Aug 23, 2023
A bubble of high pressure, dry air, and stifling heat has formed over the US. This bubble is commonly known as a “heat dome.” It is inflicting dangerous, record-high temperatures on regions from Texas to Montana to Ohio.
The dome formed late last week. It originated in the Deep South. It is tying or eclipsing daily heat records in various cities. Alexandria, Louisiana, reached 110 degrees Fahrenheit on Saturday. College Station, Texas, hit 112 degrees on Sunday.
The heat dome is spreading northward. It's smashing heat index marks as it travels. The index measures the “feels-like” temperature. How? By accounting for both air temps and humidity levels. Sioux City, Iowa, reached a heat index of 122 degrees Monday. Miami, Oklahoma, hit 126.7. That’s a state record. And on Saturday in Falls City, Nebraska, residents endured a scorching 128 degrees.
The National Weather Service (NWS) on Tuesday issued heat warnings for 22 states. NWS advised over 100 million people to take precautions.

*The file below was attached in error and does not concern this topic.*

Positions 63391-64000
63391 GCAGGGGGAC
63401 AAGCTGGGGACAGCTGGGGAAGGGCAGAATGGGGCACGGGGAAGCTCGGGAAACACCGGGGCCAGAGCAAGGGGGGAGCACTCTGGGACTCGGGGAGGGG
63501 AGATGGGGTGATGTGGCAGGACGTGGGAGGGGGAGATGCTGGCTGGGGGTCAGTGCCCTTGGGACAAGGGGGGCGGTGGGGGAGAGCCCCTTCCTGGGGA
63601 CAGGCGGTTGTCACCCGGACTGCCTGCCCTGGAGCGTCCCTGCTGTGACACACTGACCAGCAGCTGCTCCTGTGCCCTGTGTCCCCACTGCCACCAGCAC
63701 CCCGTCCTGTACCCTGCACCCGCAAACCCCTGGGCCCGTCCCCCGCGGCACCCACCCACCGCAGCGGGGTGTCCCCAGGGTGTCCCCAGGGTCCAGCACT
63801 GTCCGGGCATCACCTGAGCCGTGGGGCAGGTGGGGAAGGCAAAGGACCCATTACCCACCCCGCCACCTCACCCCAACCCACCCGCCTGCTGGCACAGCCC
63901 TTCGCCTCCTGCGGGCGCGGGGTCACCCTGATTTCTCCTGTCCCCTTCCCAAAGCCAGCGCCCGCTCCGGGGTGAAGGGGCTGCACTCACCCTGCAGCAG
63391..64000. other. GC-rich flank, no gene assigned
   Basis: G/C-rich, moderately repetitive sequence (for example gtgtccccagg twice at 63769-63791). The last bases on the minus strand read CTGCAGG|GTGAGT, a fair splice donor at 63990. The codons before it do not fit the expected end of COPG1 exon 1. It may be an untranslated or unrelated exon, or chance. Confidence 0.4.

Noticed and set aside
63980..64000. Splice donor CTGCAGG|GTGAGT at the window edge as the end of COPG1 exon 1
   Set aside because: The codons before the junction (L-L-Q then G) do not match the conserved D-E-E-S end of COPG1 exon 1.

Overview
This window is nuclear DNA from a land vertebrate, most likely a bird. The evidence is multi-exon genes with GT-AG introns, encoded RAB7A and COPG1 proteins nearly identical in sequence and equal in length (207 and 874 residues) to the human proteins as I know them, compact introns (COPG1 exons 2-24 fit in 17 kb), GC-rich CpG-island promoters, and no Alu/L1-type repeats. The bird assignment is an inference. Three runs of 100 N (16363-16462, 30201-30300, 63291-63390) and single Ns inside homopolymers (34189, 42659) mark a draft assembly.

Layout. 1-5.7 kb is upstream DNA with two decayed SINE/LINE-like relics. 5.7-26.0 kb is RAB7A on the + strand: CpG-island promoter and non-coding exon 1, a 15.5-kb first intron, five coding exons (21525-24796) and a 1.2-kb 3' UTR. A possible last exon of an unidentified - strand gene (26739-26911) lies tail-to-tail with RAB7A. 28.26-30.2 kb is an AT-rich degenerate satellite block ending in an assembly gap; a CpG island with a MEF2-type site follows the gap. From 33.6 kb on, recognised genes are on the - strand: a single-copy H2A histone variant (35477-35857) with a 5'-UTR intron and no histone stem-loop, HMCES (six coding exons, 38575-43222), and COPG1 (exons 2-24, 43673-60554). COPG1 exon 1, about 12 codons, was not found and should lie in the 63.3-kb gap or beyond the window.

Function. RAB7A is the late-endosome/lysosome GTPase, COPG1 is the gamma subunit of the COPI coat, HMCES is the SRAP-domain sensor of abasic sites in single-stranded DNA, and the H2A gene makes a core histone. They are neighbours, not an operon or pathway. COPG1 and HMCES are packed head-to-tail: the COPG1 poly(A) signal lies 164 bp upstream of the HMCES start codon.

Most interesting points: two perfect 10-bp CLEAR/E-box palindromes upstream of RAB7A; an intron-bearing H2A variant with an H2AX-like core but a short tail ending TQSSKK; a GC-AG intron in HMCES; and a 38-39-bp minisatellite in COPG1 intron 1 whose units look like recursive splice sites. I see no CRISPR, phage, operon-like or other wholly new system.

The NWS released a midweek forecast. It said that temperatures and heat indices will reach levels that will pose a health risk. NWS also warned that such extreme heat will be potentially deadly to anyone without effective cooling and/or adequate hydration. The NWS reminded the public that heat is the number one cause of weather-related deaths in the US.
At least 11 heat-related deaths have been reported in the US in the past two weeks. This data comes from Axios. A further 3,836 calls have been issued to emergency medical services. These calls have been for heat-related illnesses and trauma over that period.
The heat dome is expected to persist through the weekend. This raises the probability that August will match, or exceed, July 2023 as the hottest month in recorded history.
Reflect: Would you rather deal with extreme heat or extreme cold? Explain.
Tokyo's Heat Island Effect
This interactive resource lets students explore 3D maps, images, text, and data about the heat island effect in Tokyo, Japan.
"The Ministry for the Future" | Chapter 1
This excerpt from Kim Stanley Robinson's science fiction novel The Ministry for the Future offers a harrowing glimpse at how rising global temperatures will impact human survival in the near future.
Do Cities Need More Green Roofs?
This video shows students how green roofs reduce stormwater runoff, provide habitat for wildlife, insulate the indoor temperature of buildings, and help reduce the urban heat-island effect in cities.